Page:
In January this year, Singapore established a new court - the Singapore International Commercial Court (SICC). The SICC’s international nature and its special procedural rules mean it has the potential to become an attractive forum for resolving brand licensing disputes in Asia.
The SICC offers a number of advantages for resolving disputes concerning brand licensing agreements in Asia:
- Singapore’s geographical location means that the SICC is conveniently placed to adjudicate disputes that relate to agreements covering Asia, especially for companies that centrally manage their brands in the region from Singapore.
- As the court can hear disputes concerning agreements governed by foreign law and allows parties to be represented by lawyers qualified in foreign law, parties maintain the freedom to choose the governing law of their agreements. This may be particularly beneficial where a single agreement is used to cover licensing in multiple countries or is between parties of different nationalities since a neutral law can be selected.
- The SICC is a division of the Singapore High Court with a panel of specialist commercial judges from Singapore and international judges from both civil and common law traditions, a number of whom have experience with IP disputes.
- The SICC rules seek to combine the best features of arbitration and litigation. For example, as with arbitration, proceedings may be kept confidential and parties may elect a governing law that differs from the seat of the dispute, while third parties can be joined to a case and orders for disclosure made, as provided by litigation.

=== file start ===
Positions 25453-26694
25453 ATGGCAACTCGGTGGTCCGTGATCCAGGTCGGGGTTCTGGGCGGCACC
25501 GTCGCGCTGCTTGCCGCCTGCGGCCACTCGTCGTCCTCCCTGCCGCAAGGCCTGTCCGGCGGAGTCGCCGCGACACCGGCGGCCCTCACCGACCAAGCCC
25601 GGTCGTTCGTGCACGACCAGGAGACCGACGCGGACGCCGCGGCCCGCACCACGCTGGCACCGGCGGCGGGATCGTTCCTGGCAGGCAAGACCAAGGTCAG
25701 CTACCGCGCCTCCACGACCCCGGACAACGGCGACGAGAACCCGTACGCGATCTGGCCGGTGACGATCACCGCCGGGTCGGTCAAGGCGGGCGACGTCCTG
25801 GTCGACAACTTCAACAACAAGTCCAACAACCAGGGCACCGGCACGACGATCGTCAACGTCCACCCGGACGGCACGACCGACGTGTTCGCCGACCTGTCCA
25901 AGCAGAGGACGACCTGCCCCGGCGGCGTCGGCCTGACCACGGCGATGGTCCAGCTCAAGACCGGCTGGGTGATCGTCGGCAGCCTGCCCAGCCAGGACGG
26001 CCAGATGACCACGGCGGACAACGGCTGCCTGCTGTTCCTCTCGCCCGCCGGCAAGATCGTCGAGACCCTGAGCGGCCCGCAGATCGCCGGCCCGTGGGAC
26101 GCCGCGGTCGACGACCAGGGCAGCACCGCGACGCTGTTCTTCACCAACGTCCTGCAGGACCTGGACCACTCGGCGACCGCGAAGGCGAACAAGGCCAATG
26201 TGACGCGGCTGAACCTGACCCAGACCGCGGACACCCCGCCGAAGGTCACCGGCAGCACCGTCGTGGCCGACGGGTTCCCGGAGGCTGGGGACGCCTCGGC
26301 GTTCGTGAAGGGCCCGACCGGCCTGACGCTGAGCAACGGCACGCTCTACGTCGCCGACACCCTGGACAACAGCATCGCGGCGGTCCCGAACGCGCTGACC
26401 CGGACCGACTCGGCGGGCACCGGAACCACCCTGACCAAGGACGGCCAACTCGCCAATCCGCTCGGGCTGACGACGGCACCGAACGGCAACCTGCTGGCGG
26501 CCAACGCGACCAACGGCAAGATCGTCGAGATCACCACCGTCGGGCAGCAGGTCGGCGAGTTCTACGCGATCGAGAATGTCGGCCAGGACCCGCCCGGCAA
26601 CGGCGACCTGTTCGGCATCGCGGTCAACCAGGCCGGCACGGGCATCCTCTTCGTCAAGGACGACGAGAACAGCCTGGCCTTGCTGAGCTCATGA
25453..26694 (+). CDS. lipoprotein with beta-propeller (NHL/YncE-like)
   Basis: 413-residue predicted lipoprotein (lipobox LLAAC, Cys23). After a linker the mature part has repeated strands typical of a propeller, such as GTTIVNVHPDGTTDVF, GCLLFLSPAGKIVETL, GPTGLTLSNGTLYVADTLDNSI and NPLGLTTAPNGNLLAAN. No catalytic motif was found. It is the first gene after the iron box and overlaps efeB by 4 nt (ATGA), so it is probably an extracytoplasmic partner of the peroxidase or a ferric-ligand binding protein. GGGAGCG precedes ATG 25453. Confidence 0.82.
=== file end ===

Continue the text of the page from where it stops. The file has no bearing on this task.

Despite these advantages, before deciding on the SICC as the forum of choice, it is important to recognise that whether or not an SICC judgment can be enforced in another jurisdiction will depend on the private international law of the country in question. In general, because the SICC is constituted as a superior court, its judgments may be enforced through existing reciprocal enforcement provisions in other jurisdictions including New Zealand, Sri Lanka, Malaysia, Australia, Hong Kong, and most states in India, in addition to the usual common law action on judgment debts. It is less clear whether SICC judgments may be enforced in civil law countries with no reciprocal enforcement provisions.
Companies planning or managing multinational licensing strategies in Asia should consider whether or not the SICC is a useful forum for resolving regional brand licensing disputes. The creation of the SICC clearly contemplated that the resolution of IP disputes would fall within the scope of its jurisdiction, given that the SICC’s international panel of judges includes specialists in IP. This can only serve to strengthen the IP regime in Singapore and help companies protect their brands and other IP as they conduct business in the region.
This article is part of BrandWrites by Bird & Bird - May 2015